The largest wine encyclopedia in the world

23.020 Keywords • 48.219 Synonyms • 5.303 Translations • 28.326 Pronunciations

0-9 A B C D E F G H I J K L M N O P Q R S T U V W X Y Z


hail (GB)
grêle (F)
grandine (I)
granizo (ES)
granizo (PO)

The in connection with thunderstorms occurring precipitation in the form of ice balls or lumps with a diameter of five to 50 millimeters (rarely larger) is created in rapidly rising, moist air currents. The hailstones can vary depending on the size leaves puncture or destroy completely and damage the shoot tips, which in extreme cases can lead to complete damage Defoliation can lead. If large parts of the foliage and thus the assimilation area are affected, the growth and development of the vine are impaired, which can also have an impact on the next harvest. Possible consequential damage from defoliation is, for example, due to sunburn caused grapes wilt,

Hail (> 0.5 cm), sleet (<0.5 cm) and gravel (<1 mm)

At the time of blossom the hail is particularly feared and leads to inadequate fertilization Verrieseln, In extreme cases, hail can completely destroy entire harvests in a short time. During the ripening period, a light hail can damage the berries, especially red grapes are sensitive. These injuries favor the infestation bacteria, Insect pests and mushrooms, Under certain weather conditions, that caused by a fungus can white rot (Hail disease) occur. See also other negative weather influences under drought. frost and wind, as well as general information on the subject under climate,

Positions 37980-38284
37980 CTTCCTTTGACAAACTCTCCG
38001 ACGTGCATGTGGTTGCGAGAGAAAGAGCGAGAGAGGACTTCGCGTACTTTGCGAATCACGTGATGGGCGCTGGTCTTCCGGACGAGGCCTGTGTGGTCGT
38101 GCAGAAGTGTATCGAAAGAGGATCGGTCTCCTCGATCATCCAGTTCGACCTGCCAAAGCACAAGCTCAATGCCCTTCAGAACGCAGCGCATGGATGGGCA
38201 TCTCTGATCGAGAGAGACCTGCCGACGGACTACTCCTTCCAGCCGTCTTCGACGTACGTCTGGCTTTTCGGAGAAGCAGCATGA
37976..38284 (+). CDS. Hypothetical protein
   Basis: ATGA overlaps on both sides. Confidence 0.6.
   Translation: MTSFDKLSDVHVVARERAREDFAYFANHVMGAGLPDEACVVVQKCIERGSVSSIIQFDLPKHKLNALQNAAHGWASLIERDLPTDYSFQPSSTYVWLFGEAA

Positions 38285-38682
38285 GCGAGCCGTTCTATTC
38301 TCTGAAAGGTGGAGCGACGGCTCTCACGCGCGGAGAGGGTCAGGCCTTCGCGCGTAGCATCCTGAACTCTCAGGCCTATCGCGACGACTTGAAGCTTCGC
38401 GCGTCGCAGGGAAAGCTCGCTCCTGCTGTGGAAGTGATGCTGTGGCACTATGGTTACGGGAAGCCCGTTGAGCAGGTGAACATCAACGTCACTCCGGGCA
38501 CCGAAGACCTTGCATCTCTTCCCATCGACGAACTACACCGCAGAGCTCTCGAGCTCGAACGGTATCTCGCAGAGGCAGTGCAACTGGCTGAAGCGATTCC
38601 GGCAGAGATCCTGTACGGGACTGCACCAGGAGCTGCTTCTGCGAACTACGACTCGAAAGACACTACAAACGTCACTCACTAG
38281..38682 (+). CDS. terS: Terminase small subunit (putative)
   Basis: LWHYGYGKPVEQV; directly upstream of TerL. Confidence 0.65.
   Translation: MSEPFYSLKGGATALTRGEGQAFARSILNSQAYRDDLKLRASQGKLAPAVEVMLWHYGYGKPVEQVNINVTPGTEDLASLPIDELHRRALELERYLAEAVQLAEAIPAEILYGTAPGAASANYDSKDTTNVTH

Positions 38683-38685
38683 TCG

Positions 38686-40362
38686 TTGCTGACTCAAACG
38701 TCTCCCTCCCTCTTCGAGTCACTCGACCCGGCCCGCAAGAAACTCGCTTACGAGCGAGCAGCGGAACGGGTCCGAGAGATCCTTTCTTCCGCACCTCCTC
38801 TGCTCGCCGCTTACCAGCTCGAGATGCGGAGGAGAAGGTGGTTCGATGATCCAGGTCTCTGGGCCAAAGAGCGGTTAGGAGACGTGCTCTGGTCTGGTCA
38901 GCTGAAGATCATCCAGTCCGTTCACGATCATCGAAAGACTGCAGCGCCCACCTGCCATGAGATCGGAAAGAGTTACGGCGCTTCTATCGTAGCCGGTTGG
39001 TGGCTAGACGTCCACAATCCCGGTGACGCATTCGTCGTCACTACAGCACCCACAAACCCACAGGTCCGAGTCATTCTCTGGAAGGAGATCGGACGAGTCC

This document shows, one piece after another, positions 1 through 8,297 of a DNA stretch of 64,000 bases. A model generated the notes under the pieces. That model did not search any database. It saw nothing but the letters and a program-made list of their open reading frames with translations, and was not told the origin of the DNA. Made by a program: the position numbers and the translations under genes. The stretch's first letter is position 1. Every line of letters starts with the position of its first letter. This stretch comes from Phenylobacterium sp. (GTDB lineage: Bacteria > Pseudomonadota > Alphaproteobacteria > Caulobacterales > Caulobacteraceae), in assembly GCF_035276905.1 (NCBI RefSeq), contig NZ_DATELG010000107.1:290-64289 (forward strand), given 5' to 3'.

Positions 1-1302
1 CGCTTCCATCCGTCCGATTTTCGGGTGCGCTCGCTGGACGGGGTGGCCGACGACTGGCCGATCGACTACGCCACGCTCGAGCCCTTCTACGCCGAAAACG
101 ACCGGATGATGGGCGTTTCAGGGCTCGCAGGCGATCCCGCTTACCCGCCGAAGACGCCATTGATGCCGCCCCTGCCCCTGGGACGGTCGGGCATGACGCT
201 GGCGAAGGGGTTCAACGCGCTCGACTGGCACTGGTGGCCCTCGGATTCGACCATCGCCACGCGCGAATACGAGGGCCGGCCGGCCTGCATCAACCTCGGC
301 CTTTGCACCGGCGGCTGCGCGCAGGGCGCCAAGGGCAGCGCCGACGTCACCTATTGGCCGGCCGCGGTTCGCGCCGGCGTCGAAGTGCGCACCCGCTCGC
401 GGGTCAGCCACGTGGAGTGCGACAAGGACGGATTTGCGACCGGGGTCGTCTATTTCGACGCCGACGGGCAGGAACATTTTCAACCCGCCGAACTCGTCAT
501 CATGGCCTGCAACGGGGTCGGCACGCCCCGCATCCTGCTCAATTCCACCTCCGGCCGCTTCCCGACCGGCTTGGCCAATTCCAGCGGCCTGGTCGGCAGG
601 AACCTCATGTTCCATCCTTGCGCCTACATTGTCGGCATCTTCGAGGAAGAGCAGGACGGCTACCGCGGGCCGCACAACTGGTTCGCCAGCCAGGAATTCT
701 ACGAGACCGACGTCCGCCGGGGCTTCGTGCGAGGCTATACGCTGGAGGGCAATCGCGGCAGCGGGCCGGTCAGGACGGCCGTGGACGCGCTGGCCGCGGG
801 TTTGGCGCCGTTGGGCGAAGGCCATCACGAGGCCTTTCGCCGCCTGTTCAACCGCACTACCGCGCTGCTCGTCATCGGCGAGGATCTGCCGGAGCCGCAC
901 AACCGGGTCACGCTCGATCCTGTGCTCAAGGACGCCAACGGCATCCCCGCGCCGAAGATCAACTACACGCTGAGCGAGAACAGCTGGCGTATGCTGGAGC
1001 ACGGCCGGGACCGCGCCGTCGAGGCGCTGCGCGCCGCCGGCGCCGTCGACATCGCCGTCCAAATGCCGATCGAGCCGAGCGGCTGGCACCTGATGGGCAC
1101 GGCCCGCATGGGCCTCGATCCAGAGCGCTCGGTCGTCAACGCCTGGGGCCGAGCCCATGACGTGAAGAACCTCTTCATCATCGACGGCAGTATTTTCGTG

Hail damage from left to right: grape after hail, badly damaged grape, kinked bones

Hailstones: Image by Hilde Stockmann from Pixabay
Hail damage: SYNGENTA - Dr. Bernd Loskill, Syngenta Agro

World's largest wine knowledge database, made with by our author Norbert Tischelmayer.

About the Glossary

Calendar EVENTS NEAR YOU To Online-Events

Privacy Notice: ×

Cookies facilitate the provision of our services. By using our services, you agree that we use cookies.